The architectural firm Ivey and Crook (1923-67) excelled in traditional architecture during a competitive period of eclecticism. The firm built residences, churches, and schools in Atlanta and LaGrange, and occasionally other locations in the Southeast. Its most popular and recognizable residential feature was the four-columned portico adorning single-story homes, a southern colonial image that looked to Thomas Jefferson’s neoclassicism for inspiration. Churches were typically modeled on James Gibbs’s St. Martin-in-the-Fields, London (1721-26) and displayed a colossal two-story portico, classical steeple, and aisleless basilica plan. The firm’s school architecture was classically inspired, although restrained and always carefully balanced and composed.
A sense of refinement prevailed throughout the architects’ work, a quality instilled in their academic training at the Georgia Institute of Technology under professor Francis Palmer Smith and in their apprenticeship with architect Neel Reid. Lewis “Buck” Crook was the principal designer, responsible for the consistently high quality of the firm’s design. Ernest Daniel “Ed” Ivey, who was instrumental in founding the Georgia Institute of Technology College of Architecture, was a masterful architectural engineer. A specialist in construction, he ensured the quality of execution.
Like most architects seeking to establish a new firm, Ivey and Crook first built houses in the current eclectic styles. El Paradisio (1923, razed), for F. O. Stone, was an Italianate palazzo built in the Druid Hills suburb of Atlanta. The Wagstaff House (1923) was a colonial revival with a scroll-neck pediment capping the door. A third house of 1923, for Mrs. Morris Eiseman, was Georgian revival. In addition, neomedieval forms emerged early in the firm’s history, most notably in a large, rambling, picturesque stone house for Walter T. Candler (later the President’s House, Emory University) in 1925. Model houses for Lenox Park in Atlanta (1930) reflect the smaller-scale “period house” developments of garden suburban architecture of the 1920s.
Ivey and Crook’s best houses of the 1930s, comparably eclectic, include the Otis Barge House (1932), which blends Palladian and Federal features of eighteenth-century classicism, and Lewis Crook’s own residence (1938). The latter house is a little jewel of southern colonial style, whose four-columned portico became a signature element of late Ivey and Crook houses, including those for L. E. Grant (1948), Julian Harrison (1950), Fred Patterson (1951), and Marcus Emmert (1951). The motif is similarly evident in fraternity houses (Sigma Alpha Epsilon chapter houses at both Emory University  and the University of Alabama ) and public buildings, such as the library at LaGrange College (1948).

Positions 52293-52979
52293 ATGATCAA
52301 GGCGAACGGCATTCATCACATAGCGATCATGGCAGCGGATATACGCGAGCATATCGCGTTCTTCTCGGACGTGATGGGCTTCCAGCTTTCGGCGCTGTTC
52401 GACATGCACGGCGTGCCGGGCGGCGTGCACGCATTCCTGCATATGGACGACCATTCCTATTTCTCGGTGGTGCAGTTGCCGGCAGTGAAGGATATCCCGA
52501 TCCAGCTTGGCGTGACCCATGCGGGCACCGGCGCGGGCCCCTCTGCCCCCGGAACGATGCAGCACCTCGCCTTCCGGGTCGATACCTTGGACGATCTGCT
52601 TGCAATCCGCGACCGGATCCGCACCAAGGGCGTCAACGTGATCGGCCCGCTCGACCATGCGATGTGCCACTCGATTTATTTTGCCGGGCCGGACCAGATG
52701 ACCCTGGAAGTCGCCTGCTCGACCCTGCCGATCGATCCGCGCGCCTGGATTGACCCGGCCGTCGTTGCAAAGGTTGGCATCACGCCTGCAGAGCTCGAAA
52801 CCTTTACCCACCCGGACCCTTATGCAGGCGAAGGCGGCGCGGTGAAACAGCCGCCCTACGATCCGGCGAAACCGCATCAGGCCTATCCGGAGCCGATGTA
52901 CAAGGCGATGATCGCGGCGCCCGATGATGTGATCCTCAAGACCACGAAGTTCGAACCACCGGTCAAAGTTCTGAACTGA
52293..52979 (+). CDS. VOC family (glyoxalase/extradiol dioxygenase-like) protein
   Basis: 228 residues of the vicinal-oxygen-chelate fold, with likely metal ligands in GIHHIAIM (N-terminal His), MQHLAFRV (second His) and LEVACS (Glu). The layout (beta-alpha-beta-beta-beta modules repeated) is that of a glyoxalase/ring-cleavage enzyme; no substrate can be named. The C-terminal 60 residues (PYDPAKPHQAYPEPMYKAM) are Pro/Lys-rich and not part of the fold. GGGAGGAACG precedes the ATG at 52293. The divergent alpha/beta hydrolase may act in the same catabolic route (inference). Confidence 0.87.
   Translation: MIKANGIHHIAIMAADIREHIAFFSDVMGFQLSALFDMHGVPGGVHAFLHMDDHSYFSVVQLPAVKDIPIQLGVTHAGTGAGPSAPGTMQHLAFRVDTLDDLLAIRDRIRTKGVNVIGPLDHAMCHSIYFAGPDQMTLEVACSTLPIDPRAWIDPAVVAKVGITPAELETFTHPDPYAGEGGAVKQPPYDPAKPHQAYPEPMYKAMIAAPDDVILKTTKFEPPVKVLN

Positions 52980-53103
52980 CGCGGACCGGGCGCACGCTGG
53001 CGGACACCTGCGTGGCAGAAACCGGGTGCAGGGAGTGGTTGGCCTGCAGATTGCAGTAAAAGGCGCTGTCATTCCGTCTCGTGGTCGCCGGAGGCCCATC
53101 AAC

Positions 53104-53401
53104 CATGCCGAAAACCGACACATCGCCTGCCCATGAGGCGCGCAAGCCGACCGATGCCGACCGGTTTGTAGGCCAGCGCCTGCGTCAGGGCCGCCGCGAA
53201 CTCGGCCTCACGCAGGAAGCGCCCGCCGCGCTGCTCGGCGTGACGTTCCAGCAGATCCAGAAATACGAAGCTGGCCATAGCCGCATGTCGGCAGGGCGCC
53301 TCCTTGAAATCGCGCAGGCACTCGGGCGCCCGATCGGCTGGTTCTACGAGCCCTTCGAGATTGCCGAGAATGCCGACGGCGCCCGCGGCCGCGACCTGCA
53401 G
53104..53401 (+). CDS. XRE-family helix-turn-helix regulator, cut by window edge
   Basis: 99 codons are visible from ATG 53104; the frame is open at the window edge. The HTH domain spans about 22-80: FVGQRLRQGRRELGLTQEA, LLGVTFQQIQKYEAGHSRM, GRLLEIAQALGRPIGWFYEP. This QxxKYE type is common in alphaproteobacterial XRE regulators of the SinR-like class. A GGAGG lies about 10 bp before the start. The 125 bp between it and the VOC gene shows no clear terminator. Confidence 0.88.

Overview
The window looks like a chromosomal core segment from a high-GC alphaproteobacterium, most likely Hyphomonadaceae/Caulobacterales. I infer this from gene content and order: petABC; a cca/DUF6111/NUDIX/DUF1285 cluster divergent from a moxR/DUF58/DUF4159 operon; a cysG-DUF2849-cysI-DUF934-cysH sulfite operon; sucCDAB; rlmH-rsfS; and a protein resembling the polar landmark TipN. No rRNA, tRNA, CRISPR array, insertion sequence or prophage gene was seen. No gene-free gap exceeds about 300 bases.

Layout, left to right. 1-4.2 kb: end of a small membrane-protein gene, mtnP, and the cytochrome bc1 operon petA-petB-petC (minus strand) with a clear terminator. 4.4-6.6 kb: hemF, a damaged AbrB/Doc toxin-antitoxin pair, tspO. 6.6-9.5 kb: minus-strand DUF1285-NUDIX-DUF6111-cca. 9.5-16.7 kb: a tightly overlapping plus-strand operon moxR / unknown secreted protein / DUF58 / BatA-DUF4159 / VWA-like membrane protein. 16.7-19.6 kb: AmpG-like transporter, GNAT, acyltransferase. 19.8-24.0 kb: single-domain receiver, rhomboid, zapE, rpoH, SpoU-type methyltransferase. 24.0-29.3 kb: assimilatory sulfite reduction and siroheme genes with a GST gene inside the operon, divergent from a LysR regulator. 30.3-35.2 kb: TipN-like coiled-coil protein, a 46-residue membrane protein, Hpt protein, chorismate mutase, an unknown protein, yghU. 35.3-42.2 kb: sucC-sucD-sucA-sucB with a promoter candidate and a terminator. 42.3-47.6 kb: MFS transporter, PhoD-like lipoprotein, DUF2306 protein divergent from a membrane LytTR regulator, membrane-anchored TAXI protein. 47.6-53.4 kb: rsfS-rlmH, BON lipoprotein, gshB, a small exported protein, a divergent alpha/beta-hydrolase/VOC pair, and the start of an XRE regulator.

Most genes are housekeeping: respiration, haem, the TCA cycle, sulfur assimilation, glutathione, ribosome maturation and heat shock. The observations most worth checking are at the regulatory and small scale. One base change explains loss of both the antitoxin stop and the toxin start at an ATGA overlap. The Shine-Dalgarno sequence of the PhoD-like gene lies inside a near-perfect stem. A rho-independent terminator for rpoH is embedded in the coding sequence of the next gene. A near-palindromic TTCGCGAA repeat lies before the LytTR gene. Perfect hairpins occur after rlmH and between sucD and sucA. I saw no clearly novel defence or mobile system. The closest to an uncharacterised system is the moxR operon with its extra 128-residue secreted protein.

Churches and Schools
Ivey and Crook developed similar variations on a classical theme for the designs of their churches. Major sanctuary designs were based on porticoed and steepled New England colonial churches, which were in turn inspired by Gibbs’s prototype in London. These include, with Ionic and Roman Doric orders preferred, Ivey and Crook’s First Baptist Church in Decatur (1948-51); Druid Hills Methodist Church (1953); First Presbyterian Churches in Orlando, Florida (1953), and Biloxi, Mississippi (1960); Trinity Presbyterian Church in Atlanta (1953); First Methodist Church in Thomaston (1959); and Wieuca Road Baptist Church in Atlanta (1955). The latter is a complex of several neoclassical buildings; the sanctuary was erected after Ivey and Crook’s office closed in 1967. Among the firm’s major ecclesiastical commissions, only the Chapel of St. Mark Methodist Church in Atlanta was neo-Gothic, a stylistic aberration explained by its being designed by Francis Palmer Smith, an associated architect.
Ivey and Crook also executed extensive school commissions, including major work at Emory University, where the firm’s earliest projects were the Candler Library (1924) and the Dining Hall (1926), the latter now incorporated in John Portman’s Dobbs University Center (1986). Other Emory work includes classroom buildings for the chemistry (1926), history (1950), and geology (1950) departments. All are characterized by the restrained neoclassicism established at Emory by Henry Hornbostel around 1915. For similar reasons of compatibility, Ivey and Crook’s Walters Dormitory (1954) at Agnes Scott College is neo-Gothic. The firm’s Druid Hills High School (1928) presents a neo-Georgian frontispiece recalling Philip Trammell Shutze’s work.
The firm undertook commercial work less frequently but completed several significant projects. The Crum and Forster Building (1926) is a Renaissance revival palazzo reminiscent of the Beaux-Arts projects and student exercises of Francis Smith’s architecture program; the five-bayed facade centers on an entry loggia of three sweeping arches. In the mid-1930s the firm built two modern classic structures reflecting the restrained aesthetic and the economies of the depression. The Olympia Building (1935) is characterized by a delicate classical ornament and was recently preserved with alterations that opened the lower west end into a pedestrian walk-through, linking Five Points to Underground Atlanta. Rhodes Center (1937) was Atlanta’s first shopping center, but all of it except the south block has been razed.
Significance of the Firm’s Work
Lewis Crook’s preferred neoclassicism brought a unity to the firm’s body of work, which encompassed almost 600 projects between 1923 and 1967. As Crook noted, good taste in architecture is not a function of size or cost but requires a sense of proportion, a fitness to a building’s surroundings, and a regard to precedent. In a period of architectural traditionalism, Ivey and Crook attracted clients who valued these qualities. Clients found in Ivey and Crook a leading proponent of architectural excellence based on beauty and economy derived from skill in massing and detail.